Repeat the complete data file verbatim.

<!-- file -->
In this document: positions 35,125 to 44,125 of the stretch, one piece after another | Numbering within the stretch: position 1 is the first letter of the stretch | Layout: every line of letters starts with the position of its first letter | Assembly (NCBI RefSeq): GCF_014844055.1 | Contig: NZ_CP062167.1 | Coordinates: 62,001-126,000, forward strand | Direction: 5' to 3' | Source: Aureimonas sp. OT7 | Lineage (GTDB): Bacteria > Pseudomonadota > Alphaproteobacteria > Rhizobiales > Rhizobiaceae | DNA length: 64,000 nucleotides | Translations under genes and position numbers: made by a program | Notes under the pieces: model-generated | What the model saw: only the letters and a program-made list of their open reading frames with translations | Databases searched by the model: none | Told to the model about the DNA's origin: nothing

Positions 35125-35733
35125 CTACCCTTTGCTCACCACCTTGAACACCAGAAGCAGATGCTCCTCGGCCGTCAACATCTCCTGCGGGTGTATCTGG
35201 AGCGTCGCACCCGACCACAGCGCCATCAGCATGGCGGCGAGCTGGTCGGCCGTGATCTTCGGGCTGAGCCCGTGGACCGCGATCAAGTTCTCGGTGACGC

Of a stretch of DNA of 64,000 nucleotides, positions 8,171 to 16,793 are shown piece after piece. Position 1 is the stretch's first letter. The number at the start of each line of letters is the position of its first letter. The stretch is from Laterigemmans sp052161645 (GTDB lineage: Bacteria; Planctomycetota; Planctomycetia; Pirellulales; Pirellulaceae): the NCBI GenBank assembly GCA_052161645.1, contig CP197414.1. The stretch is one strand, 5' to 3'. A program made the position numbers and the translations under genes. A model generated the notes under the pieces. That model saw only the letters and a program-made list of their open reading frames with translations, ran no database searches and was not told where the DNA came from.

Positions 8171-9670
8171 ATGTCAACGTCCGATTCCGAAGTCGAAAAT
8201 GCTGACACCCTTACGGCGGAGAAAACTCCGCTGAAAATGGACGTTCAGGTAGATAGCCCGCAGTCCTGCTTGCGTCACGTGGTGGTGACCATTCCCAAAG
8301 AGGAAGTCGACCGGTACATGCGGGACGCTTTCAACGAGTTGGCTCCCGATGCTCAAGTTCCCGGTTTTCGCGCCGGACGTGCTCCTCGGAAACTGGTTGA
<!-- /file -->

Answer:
In this document: positions 35,125 to 44,125 of the stretch, one piece after another | Numbering within the stretch: position 1 is the first letter of the stretch | Layout: every line of letters starts with the position of its first letter | Assembly (NCBI RefSeq): GCF_014844055.1 | Contig: NZ_CP062167.1 | Coordinates: 62,001-126,000, forward strand | Direction: 5' to 3' | Source: Aureimonas sp. OT7 | Lineage (GTDB): Bacteria > Pseudomonadota > Alphaproteobacteria > Rhizobiales > Rhizobiaceae | DNA length: 64,000 nucleotides | Translations under genes and position numbers: made by a program | Notes under the pieces: model-generated | What the model saw: only the letters and a program-made list of their open reading frames with translations | Databases searched by the model: none | Told to the model about the DNA's origin: nothing

Positions 35125-35733
35125 CTACCCTTTGCTCACCACCTTGAACACCAGAAGCAGATGCTCCTCGGCCGTCAACATCTCCTGCGGGTGTATCTGG
35201 AGCGTCGCACCCGACCACAGCGCCATCAGCATGGCGGCGAGCTGGTCGGCCGTGATCTTCGGGCTGAGCCCGTGGACCGCGATCAAGTTCTCGGTGACGC

Of a stretch of DNA of 64,000 nucleotides, positions 8,171 to 16,793 are shown piece after piece. Position 1 is the stretch's first letter. The number at the start of each line of letters is the position of its first letter. The stretch is from Laterigemmans sp052161645 (GTDB lineage: Bacteria; Planctomycetota; Planctomycetia; Pirellulales; Pirellulaceae): the NCBI GenBank assembly GCA_052161645.1, contig CP197414.1. The stretch is one strand, 5' to 3'. A program made the position numbers and the translations under genes. A model generated the notes under the pieces. That model saw only the letters and a program-made list of their open reading frames with translations, ran no database searches and was not told where the DNA came from.

Positions 8171-9670
8171 ATGTCAACGTCCGATTCCGAAGTCGAAAAT
8201 GCTGACACCCTTACGGCGGAGAAAACTCCGCTGAAAATGGACGTTCAGGTAGATAGCCCGCAGTCCTGCTTGCGTCACGTGGTGGTGACCATTCCCAAAG
8301 AGGAAGTCGACCGGTACATGCGGGACGCTTTCAACGAGTTGGCTCCCGATGCTCAAGTTCCCGGTTTTCGCGCCGGACGTGCTCCTCGGAAACTGGTTGA